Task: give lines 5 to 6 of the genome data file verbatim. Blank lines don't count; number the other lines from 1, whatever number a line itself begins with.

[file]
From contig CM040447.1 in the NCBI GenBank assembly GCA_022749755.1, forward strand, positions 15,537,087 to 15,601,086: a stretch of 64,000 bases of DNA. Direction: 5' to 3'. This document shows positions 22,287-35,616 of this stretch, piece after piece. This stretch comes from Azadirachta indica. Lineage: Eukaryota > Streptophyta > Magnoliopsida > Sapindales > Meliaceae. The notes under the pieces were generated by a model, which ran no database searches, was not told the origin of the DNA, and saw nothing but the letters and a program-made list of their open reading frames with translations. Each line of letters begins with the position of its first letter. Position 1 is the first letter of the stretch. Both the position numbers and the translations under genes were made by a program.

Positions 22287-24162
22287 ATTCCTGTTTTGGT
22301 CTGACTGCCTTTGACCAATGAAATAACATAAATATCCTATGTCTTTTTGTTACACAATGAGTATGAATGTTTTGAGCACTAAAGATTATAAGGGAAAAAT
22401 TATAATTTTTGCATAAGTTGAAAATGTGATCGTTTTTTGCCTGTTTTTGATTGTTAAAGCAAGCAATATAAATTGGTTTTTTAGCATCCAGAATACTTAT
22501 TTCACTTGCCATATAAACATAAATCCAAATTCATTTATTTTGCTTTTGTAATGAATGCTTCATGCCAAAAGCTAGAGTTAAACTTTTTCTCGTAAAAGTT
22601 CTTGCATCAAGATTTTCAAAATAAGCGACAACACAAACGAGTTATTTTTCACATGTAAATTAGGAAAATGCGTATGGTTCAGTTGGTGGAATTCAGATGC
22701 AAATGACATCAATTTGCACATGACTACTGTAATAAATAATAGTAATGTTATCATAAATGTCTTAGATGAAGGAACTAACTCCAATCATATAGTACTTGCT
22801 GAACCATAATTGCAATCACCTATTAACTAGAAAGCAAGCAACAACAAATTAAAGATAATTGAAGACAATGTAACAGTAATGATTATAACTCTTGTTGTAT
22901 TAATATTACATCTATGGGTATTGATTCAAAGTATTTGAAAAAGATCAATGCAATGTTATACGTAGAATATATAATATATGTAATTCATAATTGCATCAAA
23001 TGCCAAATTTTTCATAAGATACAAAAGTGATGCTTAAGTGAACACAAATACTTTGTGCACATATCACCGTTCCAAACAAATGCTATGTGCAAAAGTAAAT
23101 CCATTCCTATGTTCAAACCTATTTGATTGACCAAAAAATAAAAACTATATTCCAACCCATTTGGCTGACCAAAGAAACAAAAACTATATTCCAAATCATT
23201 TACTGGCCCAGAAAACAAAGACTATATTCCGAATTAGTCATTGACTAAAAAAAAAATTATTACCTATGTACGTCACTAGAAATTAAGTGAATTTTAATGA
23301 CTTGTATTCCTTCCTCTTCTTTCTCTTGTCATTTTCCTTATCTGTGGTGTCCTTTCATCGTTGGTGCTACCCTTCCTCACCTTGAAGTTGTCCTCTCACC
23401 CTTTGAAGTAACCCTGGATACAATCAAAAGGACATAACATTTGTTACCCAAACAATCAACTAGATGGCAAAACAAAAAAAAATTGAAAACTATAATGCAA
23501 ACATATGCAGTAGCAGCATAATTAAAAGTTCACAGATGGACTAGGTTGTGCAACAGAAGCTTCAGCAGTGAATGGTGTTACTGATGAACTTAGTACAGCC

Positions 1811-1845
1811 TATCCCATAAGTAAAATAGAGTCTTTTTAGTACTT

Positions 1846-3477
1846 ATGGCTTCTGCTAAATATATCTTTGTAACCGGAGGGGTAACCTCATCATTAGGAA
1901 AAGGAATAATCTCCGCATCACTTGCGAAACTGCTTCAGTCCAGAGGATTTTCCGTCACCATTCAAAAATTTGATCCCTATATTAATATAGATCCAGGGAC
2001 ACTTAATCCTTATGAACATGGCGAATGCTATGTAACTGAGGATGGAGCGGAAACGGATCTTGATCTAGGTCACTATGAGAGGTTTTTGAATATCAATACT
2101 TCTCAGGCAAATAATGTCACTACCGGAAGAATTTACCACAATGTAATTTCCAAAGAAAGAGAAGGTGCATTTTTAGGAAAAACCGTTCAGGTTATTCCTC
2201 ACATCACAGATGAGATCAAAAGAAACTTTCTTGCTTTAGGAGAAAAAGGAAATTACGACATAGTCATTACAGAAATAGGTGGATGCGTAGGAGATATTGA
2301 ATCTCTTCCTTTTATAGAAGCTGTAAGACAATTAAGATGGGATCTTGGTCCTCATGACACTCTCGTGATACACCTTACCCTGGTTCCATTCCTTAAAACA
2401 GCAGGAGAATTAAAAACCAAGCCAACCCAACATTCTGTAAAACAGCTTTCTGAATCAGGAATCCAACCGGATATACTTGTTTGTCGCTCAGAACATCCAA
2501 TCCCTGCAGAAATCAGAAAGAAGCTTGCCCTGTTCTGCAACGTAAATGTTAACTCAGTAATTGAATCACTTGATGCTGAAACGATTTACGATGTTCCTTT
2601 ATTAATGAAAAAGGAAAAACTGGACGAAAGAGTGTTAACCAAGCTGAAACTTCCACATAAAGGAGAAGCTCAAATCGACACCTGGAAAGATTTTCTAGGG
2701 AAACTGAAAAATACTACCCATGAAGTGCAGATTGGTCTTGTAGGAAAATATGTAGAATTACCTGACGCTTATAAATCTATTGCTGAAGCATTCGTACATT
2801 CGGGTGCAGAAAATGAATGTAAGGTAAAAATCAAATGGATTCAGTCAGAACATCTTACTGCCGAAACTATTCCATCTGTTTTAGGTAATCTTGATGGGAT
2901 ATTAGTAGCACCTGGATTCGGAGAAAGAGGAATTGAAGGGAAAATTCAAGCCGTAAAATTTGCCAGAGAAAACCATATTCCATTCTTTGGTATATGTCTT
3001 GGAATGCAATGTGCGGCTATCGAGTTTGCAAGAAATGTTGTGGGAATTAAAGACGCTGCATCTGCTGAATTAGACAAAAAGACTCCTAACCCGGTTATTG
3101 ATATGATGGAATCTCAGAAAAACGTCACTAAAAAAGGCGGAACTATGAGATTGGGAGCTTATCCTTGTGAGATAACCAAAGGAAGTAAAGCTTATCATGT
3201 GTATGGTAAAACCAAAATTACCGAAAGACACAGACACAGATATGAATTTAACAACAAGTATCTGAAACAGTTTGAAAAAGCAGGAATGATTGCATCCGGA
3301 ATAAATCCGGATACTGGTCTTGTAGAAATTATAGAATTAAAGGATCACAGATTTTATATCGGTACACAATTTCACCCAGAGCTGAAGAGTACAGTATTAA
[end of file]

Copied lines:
22401 TATAATTTTTGCATAAGTTGAAAATGTGATCGTTTTTTGCCTGTTTTTGATTGTTAAAGCAAGCAATATAAATTGGTTTTTTAGCATCCAGAATACTTAT
22501 TTCACTTGCCATATAAACATAAATCCAAATTCATTTATTTTGCTTTTGTAATGAATGCTTCATGCCAAAAGCTAGAGTTAAACTTTTTCTCGTAAAAGTT